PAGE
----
Mt. Washington - RR Grade

It rained all night and stopped in the morning. I headed out to Mt. Washington to see a little snow but before it becomes deep. Not a drop of rain as I drove east. Until I was one mile from the exit. Then it started to rain. There were about 10 cars in the lot when I arrived at 8:30 am. By 8:40 I was on the trail. It was raining lightly. By the time I reached the railroad grade it was raining enough to pull out my umbrella. It was 34 degrees at the start. Nothing like very cold rain. The trail is a rocky old road much of the way up. Add in wet leaves down low and it's even more fun. I expected to see a number of folks on the trail. Not on the way up. Hiking a rough trail with an umbrella instead of poles was a bit of a pain. Not wearing a raincoat on a steady climb was worth it. I stayed a lot drier.

There are a couple trees down in the first section above the railroad grade. None were hard to get over. I expected the rain to end pretty quickly. It did not. After a few miles I did put the umbrella away though it remained misty. I took a short bread at the Owl Hike site. Views were zero. Visibility was in feet not miles. There were a few small fresh snow patches before the Owl spot but very little. After it the route is more open and there was off and on light snow covering. Washington Creek was running strong. I managed to rock hop with dry feet. The next section is one of my least favorite. The road heads straight uphill and it is very rocky. In forest it was mostly bare dirt. When the grade eased the trail came out of the forest into what I call "the meadow".  Now the grass was completely snow covered though it was only an inch or so.

The brush along here was leaf free. Just wide enough to avoid and stay dry. After hopping across the creek the route heads uphill. The road is lower than the ground on both sides. The first part has a ditch on the uphill side at first. I dug three drains across the route and into the ditch. They dried the lower part. Above there there is no ditch and water runs right down the road/trail. Waterproof boots help a lot this time of year. Still some bare ground where under trees but mostly a thin fresh snow cover now. I reached the pond and the junction with the new mountain bike trail. There were a number of boot prints in the snow but no bike tracks.

By now the trees were completely flocked. This was turning into the best of all worlds. Really beautiful snowy scenery but it was only a few inches deep. Hiking was still easy. Finally the old road gave way to the newer trail. Now the trail was much narrower. Crossing the talus field was pretty easy. Still rocks poking out of the snow. The scenery sure looked wintry now. The trees were more white than green. Just as I was reaching the north ridge I met the first hiker of the day. He was coming down. Zero views out and I could not see up to the summit. The clouds were thick. Although it was snowing lightly and below freezing I was comfortable in just two light layers.

It was a little slick from here on up. Narrow trail and just enough packed snow to slide on. I did not bother putting on microspikes as it was not that bad. I crossed the road spur and then met a single person and a group of about six coming down. All though footprints I saw were people coming down just as I neared the top. I reached the summit ridge to find the expected zero views. Chester Morse Lake was somewhere right below me. Lost in the clouds.I headed up to the summit and passed on last guy heading down. Now I had the top to myself. A popular hike on I-90 near North Bend and I had almost total solitude on the way up and the summit to myself. What is this overcrowded trails I keep hearing about?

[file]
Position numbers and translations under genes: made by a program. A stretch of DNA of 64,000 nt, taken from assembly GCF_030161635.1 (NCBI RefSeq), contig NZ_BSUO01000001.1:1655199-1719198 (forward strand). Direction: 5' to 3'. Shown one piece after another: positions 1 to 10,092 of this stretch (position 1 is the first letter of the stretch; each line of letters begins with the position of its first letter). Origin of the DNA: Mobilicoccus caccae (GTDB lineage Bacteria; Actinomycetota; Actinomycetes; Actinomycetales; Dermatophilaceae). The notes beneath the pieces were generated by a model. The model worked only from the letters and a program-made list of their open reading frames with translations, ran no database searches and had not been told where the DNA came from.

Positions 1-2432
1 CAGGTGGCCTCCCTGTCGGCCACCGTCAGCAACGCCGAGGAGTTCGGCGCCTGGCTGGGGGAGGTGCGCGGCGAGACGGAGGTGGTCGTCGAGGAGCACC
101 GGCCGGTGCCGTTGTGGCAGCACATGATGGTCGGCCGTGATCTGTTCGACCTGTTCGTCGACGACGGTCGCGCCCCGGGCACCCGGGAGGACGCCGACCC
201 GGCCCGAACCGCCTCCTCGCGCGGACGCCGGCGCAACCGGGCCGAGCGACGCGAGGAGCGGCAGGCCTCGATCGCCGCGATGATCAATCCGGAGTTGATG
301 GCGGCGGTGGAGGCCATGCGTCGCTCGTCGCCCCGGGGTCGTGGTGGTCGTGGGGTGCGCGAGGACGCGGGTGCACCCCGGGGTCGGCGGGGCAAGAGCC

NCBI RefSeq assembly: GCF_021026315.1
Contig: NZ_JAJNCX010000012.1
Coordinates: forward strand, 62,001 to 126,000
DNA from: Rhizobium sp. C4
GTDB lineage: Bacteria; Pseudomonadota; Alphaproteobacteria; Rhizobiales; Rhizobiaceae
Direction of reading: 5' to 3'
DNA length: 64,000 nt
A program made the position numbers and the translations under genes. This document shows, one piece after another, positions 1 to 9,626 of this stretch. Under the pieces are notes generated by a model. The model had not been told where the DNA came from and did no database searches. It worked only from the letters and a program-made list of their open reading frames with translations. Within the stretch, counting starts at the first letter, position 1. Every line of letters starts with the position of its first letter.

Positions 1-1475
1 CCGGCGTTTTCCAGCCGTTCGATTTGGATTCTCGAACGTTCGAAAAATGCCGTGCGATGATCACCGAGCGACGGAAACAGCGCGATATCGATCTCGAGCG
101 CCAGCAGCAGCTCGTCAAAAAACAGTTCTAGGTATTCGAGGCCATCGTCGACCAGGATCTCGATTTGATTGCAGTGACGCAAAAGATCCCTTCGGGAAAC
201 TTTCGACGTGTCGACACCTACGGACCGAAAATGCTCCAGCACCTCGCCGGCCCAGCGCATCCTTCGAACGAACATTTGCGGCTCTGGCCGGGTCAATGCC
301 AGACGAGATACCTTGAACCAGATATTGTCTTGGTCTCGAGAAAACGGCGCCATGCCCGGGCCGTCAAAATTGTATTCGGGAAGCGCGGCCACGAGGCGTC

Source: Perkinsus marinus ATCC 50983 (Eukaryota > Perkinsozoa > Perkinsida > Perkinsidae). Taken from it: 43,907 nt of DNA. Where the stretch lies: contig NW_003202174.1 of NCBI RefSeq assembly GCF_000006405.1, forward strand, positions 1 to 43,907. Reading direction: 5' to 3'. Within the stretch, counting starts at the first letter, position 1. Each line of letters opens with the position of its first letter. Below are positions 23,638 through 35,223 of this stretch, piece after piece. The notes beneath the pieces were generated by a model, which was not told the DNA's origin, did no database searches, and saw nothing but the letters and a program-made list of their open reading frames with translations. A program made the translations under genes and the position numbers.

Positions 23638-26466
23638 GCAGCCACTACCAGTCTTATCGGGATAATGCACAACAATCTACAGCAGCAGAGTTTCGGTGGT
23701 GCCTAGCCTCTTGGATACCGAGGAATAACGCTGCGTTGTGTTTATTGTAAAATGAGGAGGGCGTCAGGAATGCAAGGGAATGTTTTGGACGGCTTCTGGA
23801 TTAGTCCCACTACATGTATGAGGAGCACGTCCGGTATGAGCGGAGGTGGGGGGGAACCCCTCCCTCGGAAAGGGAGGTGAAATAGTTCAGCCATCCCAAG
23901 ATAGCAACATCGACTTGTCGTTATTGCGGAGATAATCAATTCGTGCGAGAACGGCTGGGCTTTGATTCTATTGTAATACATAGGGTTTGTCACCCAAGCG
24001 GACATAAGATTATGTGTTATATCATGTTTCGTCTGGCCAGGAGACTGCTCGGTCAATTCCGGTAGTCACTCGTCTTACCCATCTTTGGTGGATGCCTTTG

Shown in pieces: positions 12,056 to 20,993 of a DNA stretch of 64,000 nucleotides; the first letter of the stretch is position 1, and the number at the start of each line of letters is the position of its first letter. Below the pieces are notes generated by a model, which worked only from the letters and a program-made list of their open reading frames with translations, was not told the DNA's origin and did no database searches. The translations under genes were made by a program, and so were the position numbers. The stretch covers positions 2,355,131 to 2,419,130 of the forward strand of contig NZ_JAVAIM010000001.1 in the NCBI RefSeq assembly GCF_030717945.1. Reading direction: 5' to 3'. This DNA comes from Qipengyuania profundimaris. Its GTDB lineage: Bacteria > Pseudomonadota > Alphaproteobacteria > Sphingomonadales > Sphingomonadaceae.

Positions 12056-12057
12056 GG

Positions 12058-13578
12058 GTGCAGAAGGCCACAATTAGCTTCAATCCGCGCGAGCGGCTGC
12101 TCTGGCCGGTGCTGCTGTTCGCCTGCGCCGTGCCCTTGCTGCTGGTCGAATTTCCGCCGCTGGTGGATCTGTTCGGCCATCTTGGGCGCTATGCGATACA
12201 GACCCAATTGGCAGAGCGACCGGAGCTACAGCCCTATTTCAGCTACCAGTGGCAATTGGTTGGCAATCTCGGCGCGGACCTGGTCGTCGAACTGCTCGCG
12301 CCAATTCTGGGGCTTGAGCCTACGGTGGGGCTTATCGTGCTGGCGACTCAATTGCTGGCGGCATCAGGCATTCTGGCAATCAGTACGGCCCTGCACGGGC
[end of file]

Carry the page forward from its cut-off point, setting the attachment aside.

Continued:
I spent almost 20 minutes on top. Enough tome to eat a sandwich while fending off aggressive camp robber jays. I arrived at the summit at 10:44 am and headed down at 11:01 am. It was cold with no views That was long enough. Heading down I started to see folks coming up. It was never crowded but I saw folks off and on much of the way down. I saw one big group of 17 boy scouts. They represented about half of the folks seen on the way down. The snow picked up on the descent. I stopped for quite a few photos as the now heavily flocked trees and bushes were especially scenic.

When I reached the Owl Hike spot the snow was about gone once again. Now I just had a wet crappy Mt. Washington trail to hike down. Lots of rocks and steps to negotiate. I like the route but I hate the knee busting last few miles down. That largely explains why I only do this close in hike about once per year. It was early when I reached the railroad grade so I kept heading east. It was just under one mile from the junction down to the parking lot and the bridge over Hall Creek. That brought the total mileage up to 10 miles. I saw only a few bikers on the grade. I reached the trailhead at 1:35 pm.

I started out in rain but this was a great trip. A whole lot more solitude than I expected. The snow was great. Really scenic but not deep enough to make the hike tougher. The views this day were close by not out to distant peaks and down to a big lake. Snowshoe season is coming but for now I had the great scenery without all the effort.

Starting Up The Trail
Steep Rock Wall
Owl Spot View
A Little Snow
Washington Creek
Snowy Trail Border
Cloudy Meadow
Leafless Brush
Snowy Old Road
Narrow Route
Deeper Snow
Talus Field
Looking Down
Forest Ahead
What Colors?
Up From North Ridge
Reaching Summit Ridge
Summit Just Above
Weather Station
Summit Refuge
Camp Robber Jay
Very Wintry
Heading Down
Heavily Flocked
Shades Of White
Talus Field Again
What Great Wall?
Snowy Brush
Snow Loaded
Trail Like Road
Great Contrast
Lost In The Clouds
Black And White Look
From Winter To Fall
Best Color
RR Grade View
Climbing Wall
Click on thumbnails to get larger pictures.

Trips - 2018